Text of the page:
other four. In 25 states, the youngest age eligible for death
sentence is set at 17; and 21 states set that age at 16 or do not
impose an age limit at all. Besides, the United States is among
the few countries where psychiatric and mentally retarded
offenders could be executed. According to the Human Rights Watch,
in the 1990s, nine juveniles were sentenced to death in the United
States, and the number was greater than that reported by any of
the other countries.
American children are susceptible to violence and poverty.
According to a report published on November 28, 2001 by the U.S.
Violent Policy Center, analysis of the murder data released by FBI
shows that from 1995 to 1999, 3,971 infants and juveniles aged one
to 17 years were murdered in handgun homicides. The firearm
homicide rate for American children was 16 times the figure for
children in 25 other industrialized countries. Black children have
the highest rate of handgun homicide victimization, seven times
higher than that for white children. In April 2000, the U.S. Fund
for the Protection of the Child published a green paper on
conditions of American children. It quotes the poverty statistics
of the American government for 1999 as saying that more than 12
million children were living below the poverty line set by the
federal government, accounting for one-sixth of the total number
of children in the country. A report by the U.S. Health and Public
Service Department released at the beginning of 2001 says that 10
percent of the American children have mental health problems and
that one out of every ten children and children in adolescence
suffered from mental illnesses that are serious enough to hurt.
Nevertheless, those able to receive treatment could not exceed one-
The problem of missing children is serious. Figures published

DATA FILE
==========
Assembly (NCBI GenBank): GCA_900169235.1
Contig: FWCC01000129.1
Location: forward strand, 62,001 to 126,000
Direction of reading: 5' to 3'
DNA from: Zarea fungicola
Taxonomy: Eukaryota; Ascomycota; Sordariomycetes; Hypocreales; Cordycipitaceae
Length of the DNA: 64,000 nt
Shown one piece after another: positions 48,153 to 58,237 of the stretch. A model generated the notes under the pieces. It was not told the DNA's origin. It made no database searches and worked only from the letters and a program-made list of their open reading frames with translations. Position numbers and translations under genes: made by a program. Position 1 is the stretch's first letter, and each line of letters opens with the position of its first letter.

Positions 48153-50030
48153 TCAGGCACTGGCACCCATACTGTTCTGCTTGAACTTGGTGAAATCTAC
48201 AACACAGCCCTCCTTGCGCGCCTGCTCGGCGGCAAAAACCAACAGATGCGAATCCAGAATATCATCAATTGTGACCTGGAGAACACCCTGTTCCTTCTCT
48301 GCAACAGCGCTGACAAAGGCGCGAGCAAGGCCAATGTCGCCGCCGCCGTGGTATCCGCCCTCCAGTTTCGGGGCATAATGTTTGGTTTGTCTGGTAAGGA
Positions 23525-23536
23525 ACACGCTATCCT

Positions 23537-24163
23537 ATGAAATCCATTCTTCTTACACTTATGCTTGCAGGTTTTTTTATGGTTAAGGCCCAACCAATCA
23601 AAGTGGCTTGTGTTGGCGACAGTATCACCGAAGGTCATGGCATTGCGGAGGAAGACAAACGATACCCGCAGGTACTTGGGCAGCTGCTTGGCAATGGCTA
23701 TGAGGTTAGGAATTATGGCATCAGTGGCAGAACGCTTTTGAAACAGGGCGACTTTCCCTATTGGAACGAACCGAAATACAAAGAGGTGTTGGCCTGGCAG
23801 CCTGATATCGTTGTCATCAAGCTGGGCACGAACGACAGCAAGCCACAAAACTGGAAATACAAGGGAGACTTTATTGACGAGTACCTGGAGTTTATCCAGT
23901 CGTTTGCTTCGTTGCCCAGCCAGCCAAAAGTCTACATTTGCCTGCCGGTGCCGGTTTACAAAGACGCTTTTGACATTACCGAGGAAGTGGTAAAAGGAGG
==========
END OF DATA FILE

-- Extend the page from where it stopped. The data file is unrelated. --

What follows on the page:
by FBI in 2001 showed that in 1999, 750,000 children went missing,
accounting for 90 percent of the total number of people who went
missing in the year. To put it another way, an average of 2,100
children at 17 or younger went missing every day. Since the
Missing Children Act was enacted in 1982, the number of children
registered by police as missing has increased by 468 percent.
American children often fall prey to sexual abuse. According to
a report published in September 2001 by a group of researchers at
the University of Pennsylvania after three years' investigation,
about 400,000 American children are streetwalkers or engage in
various obscene activities for money near their schools. Children
who have fled their homes or are homeless suffer most severely
from sexual abuse. Sexual harassment against children by clergymen
in the United States is serious. According to Newsweek published
on February 26, 2002, the Boston archdiocese of the U.S. Roman
Catholic Church has over the past decade paid 1 billion U.S.
dollars in compensation in lawsuits of sexual harassment by its
clergymen against children. About 80 Boston clergymen are
suspected of having molested children sexually. One has been
accused of sexually molested more than 100 children. This, the
greatest scandal in the United States following the Enron case,